Once the optimization has been run for each desired target bandwidth and etch depth, then the simulation files with the optimized structures must be run to extract the coupling efficiency and back reflection. This is can be done by updating the script plot_coupling_efficiency.lsf with the appropriate file names to produce plots like the ones shown above.

Simulation Files

grating_coupler_base.fsp (297.0 KB) (3.8 KB)
plot_coupling_efficiency.lsf (1.0 KB)


[1] Jason C. C. Mak, Quentin Wilmart, Ségolène Olivier, Sylvie Menezo, and Joyce K. S. Poon, “Silicon nitride-on-silicon bi-layer grating couplers designed by a global optimization method,” Opt. Express 26, 13656-13665, 2018.

[2] Yun Wang, Wei Shi, Xu Wang, Zeqin Lu, Michael Caverley, Richard Bojko, Lukas Chrostowski, and Nicolas A. F. Jaeger, “Design of broadband subwavelength grating couplers with low back reflection,” Opt. Lett. 40, 4647-4650, 2015.

[3] Neil V. Sapra, Dries Vercruysse, Logan Su, Ki Youl Yang, Jinhie Skarda, Alexander Y. Piggott, Jelena Vučković, “Inverse design and demonstration of broadband grating couplers,” arXiv:1808.07630 [].

hello, when I am learning your example:, I found that your setting of fom use
fom = ModeMatch(monitor_name = ‘fom’, mode_number = 3, direction = ‘Backward’, target_T_fwd = lambda wl: 0.5 * np.ones(wl.size), norm_p = 1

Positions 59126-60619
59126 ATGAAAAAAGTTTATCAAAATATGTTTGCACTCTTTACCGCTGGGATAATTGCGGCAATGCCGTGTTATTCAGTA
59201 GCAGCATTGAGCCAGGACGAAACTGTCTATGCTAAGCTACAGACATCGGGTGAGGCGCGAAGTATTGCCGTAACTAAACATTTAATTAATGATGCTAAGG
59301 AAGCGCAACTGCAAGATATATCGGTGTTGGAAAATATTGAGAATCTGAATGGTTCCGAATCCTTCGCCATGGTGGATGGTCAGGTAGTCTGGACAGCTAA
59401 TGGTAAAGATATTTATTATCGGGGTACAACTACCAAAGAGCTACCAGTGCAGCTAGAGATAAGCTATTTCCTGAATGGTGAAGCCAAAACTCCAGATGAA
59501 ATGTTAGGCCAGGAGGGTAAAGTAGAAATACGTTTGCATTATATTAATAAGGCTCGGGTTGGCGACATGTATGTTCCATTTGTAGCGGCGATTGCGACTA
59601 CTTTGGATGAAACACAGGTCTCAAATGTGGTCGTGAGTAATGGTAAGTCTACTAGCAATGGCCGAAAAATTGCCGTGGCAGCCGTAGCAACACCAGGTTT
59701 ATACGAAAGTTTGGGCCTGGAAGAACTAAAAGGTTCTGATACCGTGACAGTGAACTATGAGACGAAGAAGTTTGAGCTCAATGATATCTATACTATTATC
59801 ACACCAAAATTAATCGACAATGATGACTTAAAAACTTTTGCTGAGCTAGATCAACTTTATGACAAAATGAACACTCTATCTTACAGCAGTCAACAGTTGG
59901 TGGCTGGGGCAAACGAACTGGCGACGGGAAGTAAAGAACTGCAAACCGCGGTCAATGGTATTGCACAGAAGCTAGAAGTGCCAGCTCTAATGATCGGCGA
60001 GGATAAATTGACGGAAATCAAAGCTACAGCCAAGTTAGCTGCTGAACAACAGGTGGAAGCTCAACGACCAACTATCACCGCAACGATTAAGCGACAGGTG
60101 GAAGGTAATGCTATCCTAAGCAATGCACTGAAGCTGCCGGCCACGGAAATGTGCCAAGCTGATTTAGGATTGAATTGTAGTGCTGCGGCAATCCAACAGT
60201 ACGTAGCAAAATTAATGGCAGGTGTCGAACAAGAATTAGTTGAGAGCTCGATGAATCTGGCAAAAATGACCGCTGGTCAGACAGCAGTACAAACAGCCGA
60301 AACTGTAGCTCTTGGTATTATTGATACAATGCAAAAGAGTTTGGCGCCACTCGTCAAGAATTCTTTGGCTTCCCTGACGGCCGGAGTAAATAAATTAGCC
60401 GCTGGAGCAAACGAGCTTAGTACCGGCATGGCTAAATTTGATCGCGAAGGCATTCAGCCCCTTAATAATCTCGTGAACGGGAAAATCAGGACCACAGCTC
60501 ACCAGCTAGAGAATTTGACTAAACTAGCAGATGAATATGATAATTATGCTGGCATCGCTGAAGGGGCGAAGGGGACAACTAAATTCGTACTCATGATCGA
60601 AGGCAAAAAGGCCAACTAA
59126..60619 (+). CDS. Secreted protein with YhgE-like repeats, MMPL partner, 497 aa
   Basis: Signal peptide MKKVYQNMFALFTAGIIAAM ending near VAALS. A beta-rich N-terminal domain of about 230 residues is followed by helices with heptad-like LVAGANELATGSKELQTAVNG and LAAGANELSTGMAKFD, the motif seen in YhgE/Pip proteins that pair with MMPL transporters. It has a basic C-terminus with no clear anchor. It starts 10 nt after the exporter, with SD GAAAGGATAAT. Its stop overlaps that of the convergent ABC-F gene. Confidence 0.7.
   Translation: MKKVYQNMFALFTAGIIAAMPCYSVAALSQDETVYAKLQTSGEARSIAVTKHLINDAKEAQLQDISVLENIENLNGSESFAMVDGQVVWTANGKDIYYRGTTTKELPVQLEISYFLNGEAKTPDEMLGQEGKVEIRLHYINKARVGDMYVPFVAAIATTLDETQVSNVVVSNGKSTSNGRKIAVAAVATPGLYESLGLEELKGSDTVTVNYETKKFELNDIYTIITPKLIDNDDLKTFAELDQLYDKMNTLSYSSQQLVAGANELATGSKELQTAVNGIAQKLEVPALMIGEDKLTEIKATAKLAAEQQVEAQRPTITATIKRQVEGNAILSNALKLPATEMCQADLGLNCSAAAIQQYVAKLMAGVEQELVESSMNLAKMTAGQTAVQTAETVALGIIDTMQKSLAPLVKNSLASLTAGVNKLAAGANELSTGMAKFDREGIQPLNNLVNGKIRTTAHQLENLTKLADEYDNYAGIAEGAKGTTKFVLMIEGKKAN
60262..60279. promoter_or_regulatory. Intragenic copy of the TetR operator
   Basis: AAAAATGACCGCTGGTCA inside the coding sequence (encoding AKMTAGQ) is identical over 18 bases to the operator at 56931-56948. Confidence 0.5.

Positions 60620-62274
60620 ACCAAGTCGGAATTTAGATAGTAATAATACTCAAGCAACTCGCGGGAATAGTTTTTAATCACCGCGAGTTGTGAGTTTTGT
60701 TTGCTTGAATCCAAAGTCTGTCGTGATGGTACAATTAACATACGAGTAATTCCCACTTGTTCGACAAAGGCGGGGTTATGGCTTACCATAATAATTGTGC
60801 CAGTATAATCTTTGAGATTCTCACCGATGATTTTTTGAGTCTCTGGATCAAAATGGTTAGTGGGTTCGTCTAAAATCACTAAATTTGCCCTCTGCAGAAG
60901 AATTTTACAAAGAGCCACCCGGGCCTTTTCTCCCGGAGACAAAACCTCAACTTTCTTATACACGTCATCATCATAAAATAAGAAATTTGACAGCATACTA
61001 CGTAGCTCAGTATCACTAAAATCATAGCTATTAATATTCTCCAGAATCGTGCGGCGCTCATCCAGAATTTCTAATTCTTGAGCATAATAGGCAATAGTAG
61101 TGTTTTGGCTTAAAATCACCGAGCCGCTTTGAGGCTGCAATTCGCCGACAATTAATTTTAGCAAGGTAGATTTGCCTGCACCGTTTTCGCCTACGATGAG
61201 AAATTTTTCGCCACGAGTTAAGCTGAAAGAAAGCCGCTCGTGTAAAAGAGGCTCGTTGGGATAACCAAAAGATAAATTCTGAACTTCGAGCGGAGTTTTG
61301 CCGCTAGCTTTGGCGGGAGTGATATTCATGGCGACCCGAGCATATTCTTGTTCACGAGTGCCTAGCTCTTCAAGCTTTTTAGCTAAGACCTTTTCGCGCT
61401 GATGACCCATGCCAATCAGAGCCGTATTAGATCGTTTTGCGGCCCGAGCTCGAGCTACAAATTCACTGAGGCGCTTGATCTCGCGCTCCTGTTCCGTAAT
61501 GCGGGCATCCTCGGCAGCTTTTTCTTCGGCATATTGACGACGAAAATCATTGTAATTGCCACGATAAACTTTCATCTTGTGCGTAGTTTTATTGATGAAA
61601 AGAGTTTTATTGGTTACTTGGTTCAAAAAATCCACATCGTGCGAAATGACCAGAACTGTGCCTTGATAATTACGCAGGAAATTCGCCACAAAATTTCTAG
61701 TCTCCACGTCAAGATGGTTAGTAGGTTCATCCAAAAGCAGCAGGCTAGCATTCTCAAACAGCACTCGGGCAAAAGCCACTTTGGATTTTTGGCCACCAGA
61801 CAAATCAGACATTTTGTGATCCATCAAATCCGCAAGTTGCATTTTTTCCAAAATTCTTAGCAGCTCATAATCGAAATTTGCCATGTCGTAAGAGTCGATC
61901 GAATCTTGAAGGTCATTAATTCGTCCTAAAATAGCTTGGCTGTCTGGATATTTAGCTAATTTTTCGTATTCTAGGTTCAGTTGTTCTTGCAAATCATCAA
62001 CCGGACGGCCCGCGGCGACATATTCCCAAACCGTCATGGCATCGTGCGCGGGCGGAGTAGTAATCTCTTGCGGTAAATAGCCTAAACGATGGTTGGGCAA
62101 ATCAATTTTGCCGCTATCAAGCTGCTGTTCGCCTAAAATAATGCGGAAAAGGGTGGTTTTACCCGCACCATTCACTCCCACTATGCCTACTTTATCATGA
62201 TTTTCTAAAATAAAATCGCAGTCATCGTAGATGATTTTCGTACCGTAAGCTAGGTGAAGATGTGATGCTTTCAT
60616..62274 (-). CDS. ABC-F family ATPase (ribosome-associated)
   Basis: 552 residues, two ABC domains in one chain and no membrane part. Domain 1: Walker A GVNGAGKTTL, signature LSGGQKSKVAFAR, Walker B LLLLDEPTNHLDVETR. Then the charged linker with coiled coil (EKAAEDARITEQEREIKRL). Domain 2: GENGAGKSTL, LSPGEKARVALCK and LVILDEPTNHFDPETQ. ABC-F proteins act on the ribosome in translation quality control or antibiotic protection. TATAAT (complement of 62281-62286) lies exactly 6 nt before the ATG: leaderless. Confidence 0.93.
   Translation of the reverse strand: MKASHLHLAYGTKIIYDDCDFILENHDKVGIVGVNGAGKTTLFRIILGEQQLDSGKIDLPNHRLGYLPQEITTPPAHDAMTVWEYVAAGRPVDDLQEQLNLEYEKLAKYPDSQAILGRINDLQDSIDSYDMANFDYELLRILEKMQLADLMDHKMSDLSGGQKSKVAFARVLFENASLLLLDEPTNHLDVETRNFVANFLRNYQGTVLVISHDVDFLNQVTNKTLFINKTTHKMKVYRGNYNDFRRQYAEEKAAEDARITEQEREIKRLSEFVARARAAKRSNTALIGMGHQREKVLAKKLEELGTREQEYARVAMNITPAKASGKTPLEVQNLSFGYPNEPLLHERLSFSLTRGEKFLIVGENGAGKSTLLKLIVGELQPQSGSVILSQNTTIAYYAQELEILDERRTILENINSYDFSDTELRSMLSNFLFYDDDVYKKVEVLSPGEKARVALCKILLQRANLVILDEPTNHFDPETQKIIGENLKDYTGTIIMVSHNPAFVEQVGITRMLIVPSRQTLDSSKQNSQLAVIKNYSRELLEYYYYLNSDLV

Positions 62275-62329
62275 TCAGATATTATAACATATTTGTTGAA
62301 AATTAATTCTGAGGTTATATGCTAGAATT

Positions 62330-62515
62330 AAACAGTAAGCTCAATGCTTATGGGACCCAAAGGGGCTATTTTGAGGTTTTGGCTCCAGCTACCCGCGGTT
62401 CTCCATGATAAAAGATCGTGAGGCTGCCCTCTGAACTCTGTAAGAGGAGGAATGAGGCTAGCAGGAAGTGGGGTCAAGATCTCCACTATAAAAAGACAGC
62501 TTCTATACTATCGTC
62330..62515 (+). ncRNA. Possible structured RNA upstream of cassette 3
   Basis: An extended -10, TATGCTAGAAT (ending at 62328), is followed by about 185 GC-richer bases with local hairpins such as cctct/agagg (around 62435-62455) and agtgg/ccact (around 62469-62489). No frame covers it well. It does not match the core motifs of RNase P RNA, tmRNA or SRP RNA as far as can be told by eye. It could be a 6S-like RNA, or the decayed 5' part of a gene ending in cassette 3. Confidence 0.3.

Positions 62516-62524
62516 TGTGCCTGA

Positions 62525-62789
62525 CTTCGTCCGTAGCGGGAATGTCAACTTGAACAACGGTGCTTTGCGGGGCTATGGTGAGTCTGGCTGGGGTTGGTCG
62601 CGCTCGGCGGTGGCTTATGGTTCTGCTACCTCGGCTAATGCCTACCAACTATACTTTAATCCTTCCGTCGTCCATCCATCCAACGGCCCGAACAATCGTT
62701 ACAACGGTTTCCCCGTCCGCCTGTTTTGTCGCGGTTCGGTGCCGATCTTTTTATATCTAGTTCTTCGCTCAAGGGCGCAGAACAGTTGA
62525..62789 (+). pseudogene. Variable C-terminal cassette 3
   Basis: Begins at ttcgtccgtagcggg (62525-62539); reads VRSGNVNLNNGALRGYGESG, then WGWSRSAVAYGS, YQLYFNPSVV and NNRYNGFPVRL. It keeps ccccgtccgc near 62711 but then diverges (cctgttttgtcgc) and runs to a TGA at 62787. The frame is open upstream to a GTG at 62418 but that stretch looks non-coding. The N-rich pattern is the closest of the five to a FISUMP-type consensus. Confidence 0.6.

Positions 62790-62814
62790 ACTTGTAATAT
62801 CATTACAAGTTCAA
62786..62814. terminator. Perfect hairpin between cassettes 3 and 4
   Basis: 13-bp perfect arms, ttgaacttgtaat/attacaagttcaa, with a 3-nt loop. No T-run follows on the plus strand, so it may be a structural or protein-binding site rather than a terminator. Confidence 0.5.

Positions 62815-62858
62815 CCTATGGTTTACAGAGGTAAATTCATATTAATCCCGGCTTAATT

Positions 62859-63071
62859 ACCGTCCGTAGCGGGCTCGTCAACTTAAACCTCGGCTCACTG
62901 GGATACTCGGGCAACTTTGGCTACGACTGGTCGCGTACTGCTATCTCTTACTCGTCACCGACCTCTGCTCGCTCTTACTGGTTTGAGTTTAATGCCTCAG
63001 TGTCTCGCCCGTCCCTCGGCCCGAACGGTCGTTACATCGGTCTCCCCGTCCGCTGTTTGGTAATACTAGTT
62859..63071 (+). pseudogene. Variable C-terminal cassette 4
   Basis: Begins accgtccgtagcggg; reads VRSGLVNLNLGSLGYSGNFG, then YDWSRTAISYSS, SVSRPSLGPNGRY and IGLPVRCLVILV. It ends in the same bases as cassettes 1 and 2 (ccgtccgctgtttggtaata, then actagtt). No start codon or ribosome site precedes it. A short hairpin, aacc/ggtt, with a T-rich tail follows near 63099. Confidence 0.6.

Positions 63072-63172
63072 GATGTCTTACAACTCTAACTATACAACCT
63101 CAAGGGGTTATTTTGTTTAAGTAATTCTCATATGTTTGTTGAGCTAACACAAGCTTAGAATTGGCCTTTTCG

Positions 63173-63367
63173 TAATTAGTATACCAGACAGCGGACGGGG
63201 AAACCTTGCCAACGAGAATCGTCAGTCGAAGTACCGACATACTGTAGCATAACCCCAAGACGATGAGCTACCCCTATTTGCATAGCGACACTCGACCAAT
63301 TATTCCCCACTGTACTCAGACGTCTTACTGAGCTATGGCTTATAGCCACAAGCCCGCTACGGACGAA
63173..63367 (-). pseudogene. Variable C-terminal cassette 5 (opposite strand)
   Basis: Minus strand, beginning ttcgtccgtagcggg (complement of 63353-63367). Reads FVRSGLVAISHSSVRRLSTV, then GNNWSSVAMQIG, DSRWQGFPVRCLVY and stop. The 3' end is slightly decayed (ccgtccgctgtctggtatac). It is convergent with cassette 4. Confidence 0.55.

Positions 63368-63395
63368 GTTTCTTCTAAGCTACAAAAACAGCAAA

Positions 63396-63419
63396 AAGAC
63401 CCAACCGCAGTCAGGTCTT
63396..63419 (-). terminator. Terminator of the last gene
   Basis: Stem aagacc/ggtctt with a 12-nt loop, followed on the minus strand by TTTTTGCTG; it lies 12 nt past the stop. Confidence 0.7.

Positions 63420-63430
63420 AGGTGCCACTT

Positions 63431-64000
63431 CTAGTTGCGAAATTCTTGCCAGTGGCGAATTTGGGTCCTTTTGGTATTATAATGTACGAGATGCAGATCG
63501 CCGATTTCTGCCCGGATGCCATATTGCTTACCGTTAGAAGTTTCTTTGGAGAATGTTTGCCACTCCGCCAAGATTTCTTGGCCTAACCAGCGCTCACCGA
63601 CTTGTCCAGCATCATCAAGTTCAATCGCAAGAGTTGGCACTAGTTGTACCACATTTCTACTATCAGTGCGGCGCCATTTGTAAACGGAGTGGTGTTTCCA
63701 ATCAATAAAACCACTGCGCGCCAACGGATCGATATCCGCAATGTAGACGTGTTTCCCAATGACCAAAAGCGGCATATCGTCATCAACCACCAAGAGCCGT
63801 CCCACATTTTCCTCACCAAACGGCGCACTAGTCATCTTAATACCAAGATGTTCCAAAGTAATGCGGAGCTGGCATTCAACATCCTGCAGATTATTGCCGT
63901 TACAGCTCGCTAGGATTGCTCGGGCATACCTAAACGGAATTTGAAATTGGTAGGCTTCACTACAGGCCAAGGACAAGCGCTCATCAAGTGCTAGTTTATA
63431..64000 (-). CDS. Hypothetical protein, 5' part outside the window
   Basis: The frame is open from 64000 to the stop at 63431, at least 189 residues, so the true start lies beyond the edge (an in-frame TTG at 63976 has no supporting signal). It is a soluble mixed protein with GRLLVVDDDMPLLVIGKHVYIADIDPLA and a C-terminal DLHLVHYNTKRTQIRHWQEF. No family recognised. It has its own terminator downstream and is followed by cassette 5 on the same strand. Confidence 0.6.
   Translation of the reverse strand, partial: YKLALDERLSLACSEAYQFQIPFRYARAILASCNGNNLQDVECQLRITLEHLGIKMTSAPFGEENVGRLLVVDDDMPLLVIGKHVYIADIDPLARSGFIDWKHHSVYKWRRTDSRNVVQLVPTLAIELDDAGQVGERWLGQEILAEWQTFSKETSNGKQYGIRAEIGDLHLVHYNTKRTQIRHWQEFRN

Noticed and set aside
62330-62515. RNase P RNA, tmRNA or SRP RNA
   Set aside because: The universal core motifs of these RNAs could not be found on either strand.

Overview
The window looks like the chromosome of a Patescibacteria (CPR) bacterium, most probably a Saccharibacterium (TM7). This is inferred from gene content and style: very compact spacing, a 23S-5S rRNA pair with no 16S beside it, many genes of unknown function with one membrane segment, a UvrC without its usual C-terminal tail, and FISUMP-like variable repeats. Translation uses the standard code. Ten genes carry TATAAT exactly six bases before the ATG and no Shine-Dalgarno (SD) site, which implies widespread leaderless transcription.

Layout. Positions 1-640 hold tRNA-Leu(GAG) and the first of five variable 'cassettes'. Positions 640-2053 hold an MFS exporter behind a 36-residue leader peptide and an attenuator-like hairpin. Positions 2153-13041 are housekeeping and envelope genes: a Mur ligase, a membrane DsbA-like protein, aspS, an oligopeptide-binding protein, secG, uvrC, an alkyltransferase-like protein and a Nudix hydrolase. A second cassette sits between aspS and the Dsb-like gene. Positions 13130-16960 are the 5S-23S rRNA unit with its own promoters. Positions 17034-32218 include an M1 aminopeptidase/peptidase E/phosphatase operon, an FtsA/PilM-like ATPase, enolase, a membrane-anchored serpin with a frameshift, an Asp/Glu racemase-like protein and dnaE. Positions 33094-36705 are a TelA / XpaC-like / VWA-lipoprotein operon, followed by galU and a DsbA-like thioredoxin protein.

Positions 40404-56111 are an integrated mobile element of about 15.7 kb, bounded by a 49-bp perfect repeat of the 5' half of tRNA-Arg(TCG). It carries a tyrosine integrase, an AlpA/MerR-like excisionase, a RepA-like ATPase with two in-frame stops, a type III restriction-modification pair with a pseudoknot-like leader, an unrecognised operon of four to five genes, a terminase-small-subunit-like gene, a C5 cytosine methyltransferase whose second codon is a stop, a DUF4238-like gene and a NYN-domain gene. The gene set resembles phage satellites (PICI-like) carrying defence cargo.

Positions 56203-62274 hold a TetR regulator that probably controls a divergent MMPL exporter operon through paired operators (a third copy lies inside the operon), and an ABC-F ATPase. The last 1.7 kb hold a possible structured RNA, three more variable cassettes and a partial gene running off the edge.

I don’t understand the purpose of this: target_T_fwd = lambda wl: 0.5 * np.ones(wl.size), because I found most of the script use: target_T_fwd = lambda wl: np.ones(wl.size)

Is this related to the definition of the desired bandwidth ?

If I want a 200nm 3db bandwidth, how can I modify the program?
if I change the wavelength range, wavelengths = Wavelengths(start = 1530.0e-9, stop = 1730.0e-9, points = 25), is that right?

Looking forward to your reply,
thank you!

Hello @XT.374653,

That target is set for a -3db or 0.5 normalized power coupling for the GC. Our other example devices target 100% coupling. There should not be any performance loss by changing it to target_T_fwd = lambda wl: 1.0 * np.ones(wl.size) since this GC parmetrization had a hard time getting better than 3db. It will change your FOM value however. We have some improvements for the shapes are parmeterized coming in 2020a that improves performance. Stay posted for an update to that example, and we encourage you to improve upon the results if you can.


hello, I have design a Ge-on-Si grating coupler in wavelength range: 5.45um-6.2um, the length of grating is about 500um, so its a very long grating, the target fom I set is target_T_fwd = lambda wl: 0.5 * np.ones(wl.size), because I want a broadband grating coupler. I used this python script:Ge-on-Si GC (3.8 KB)

question: this program can not run

Is this means adjoint method could not solve the long grating coupler structure?
thank you for your reply

Another question:
when I run your example, I got the result structure, and I notice that the source is no longer a gussan source, but a mode sorce in the linear Y, What is this used for? is that means I need to add a power monitor above the grating coupler to see the value of transmission T ?

Hello @XT.374653,

Are you referring to another example? The adjoint method requires two simulations a forward and adjoint at each optimization step. In these cases the monitors and sources are reversed. The lumopt code should perform these steps for you if you have set things up correctly, so you should not have to add a transmission monitor?

Maybe you could clarify what you meam?